States Plan to Adopt the NAIC Best Interest Rule
Best interest and fiduciary rules have been the focus of several regulatory bodies, especially after the Fifth Circuit Court of Appeals struck down the DOL Fiduciary Rule in 2018. Earlier this year, the National Association of Insurance Commissioners (NAIC) adopted a best interest rule as a revision to Suitability in Annuity Transactions Model Regulation (#275), enabling state regulators and legislatures to take up the rule. This article provides an overview of best interest rules (including the NAIC best interest rule), who is adopting them, and what they mean for insurers.
Overview of Best Interest Rules
Simply put, best interest rules state that all recommendations by agents and insurers must put the interests of their clients ahead of their own. For example, in 2019, an amendment to New York State suitability standards for annuity transactions (Regulation 187) was passed, and New York called it the “Best Interest Rule.” The amendment requires recommendations to be in the best interests of the consumer. It requires insurers to establish new standards and procedures for how agents and brokers make insurance and annuity product recommendations.
In February 2020, NAIC enacted its own best interest standard as a revision to its regulation 275. In a press release, NAIC describes it like this: “All recommendations by agents and insurers must be in the best interest of the consumer and ... agents and carriers may not place their financial interest ahead of the consumer’s interest in making the recommendation.” The rule requires that agents and carriers act with “reasonable diligence, care, and skill” in making recommendations.
Now that NAIC has approved the revision and issued guidelines, the insurance regulators in all 50 states and the U.S. territories can take it up in their respective jurisdictions.
Best Interest Rule vs. Fiduciary Standard: What’s the Difference?
When you look at a best interest rule like New York’s or the NAIC’s and compare it with the fiduciary standard for CFP® professionals, it’s hard to tell the difference. After enacting its Regulation Best Interest (BI), the SEC indicated that it views fiduciary and best interest as the same. Other organizations, most notably CFP Board, maintain that the fiduciary standard is stricter.
A fiduciary standard, says CFP Board, “should put the interests of the client first and should include both a duty of care and a duty of loyalty.” Certain consumer groups and states agree. They don’t feel the “best interest” standard goes far enough.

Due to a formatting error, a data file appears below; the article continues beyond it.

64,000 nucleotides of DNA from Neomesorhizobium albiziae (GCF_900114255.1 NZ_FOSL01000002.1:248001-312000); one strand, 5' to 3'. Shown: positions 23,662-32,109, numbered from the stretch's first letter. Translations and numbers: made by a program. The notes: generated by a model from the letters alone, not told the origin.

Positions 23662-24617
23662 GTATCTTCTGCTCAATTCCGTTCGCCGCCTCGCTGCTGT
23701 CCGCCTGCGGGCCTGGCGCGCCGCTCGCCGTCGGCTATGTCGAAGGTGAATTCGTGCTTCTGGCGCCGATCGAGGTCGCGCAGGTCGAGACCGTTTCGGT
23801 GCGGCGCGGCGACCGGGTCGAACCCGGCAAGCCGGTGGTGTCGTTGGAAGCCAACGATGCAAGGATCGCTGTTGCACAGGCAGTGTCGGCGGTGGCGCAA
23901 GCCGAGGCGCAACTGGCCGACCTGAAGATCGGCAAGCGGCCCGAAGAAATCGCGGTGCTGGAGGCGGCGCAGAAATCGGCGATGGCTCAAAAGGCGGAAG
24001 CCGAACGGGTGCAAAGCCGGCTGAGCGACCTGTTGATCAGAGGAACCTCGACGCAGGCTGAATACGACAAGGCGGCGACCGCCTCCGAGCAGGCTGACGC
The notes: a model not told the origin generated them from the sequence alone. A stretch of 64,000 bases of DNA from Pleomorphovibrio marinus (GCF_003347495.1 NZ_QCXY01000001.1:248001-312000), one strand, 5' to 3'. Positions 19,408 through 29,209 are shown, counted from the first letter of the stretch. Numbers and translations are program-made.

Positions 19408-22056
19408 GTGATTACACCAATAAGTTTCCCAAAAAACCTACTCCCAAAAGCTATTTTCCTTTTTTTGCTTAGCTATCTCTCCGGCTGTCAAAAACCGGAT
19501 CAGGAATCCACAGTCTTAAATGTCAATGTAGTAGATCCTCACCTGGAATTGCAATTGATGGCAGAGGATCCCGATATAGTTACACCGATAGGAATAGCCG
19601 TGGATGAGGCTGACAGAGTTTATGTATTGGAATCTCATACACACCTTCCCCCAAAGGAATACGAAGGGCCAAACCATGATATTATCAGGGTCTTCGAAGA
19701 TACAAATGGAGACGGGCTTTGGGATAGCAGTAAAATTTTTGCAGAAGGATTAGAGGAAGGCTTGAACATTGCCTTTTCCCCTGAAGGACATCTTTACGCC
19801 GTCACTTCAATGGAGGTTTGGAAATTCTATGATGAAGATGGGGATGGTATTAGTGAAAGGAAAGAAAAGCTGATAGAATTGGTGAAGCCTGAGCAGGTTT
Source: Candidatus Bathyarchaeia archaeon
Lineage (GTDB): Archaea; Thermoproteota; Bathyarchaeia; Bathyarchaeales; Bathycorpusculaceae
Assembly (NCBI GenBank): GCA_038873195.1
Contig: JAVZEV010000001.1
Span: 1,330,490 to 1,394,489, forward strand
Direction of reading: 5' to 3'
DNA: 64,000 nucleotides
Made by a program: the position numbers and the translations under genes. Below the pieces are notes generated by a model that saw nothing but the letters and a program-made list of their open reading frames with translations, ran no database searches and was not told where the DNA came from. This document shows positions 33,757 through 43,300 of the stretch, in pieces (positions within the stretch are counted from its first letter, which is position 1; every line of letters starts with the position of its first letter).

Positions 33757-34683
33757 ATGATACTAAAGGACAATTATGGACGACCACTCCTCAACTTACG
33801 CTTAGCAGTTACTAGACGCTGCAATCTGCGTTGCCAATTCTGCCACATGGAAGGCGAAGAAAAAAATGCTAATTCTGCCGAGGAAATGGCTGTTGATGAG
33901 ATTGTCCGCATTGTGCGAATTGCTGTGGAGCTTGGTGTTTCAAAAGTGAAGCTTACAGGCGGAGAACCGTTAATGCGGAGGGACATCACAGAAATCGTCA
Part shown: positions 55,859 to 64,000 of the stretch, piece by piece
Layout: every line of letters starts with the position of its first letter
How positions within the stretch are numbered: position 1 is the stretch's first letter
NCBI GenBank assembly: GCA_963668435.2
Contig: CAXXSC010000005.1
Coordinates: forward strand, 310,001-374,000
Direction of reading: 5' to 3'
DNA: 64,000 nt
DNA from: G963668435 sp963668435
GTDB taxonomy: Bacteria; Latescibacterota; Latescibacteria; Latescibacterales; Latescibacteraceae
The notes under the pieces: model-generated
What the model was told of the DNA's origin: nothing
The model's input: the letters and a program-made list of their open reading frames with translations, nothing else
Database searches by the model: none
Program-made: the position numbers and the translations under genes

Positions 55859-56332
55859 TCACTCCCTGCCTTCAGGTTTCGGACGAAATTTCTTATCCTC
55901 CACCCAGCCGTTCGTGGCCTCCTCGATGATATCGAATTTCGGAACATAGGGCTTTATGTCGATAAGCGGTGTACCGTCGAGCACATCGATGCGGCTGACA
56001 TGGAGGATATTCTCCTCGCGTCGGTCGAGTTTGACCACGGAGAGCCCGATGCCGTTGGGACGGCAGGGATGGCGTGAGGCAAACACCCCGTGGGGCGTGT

New York, for example, will not revise Regulation 187 to meet the NAIC best interest rule because New York wants to hold brokers and agents to a higher standard. Some states appear to be taking New York’s view. Massachusetts finalized its own fiduciary standard, although it excluded insurance agents, and New Jersey, Nevada, and Maryland are pursuing similar rules.
Many states prefer the NAIC rule, and it is believed that as many as 12 states will adopt it by the end of this year.
Iowa and Arizona: First Adopters of NAIC Best Interest Rule
Iowa is the first state to put the new NAIC rule in play. The state insurance regulator approved the rule quickly, and the state legislature announced that they had passed a bill that enacts the new rule in May.
Arizona took the initial draft and created its own version, although it is about 99 percent the same. The differences are subtle and focus on communication and disclosure requirements. The governor of Arizona signed this version into law on June 5, 2020.
Stay Up-to-Date on all the Rules
Over the course of 2020 and beyond, Kaplan will be following the progression of the NAIC Best Interest Rule, along with any other standards individual states adopt. We encourage you to follow along. As they become part of each state’s insurance continuing education, we will also add them to our insurance CE packages.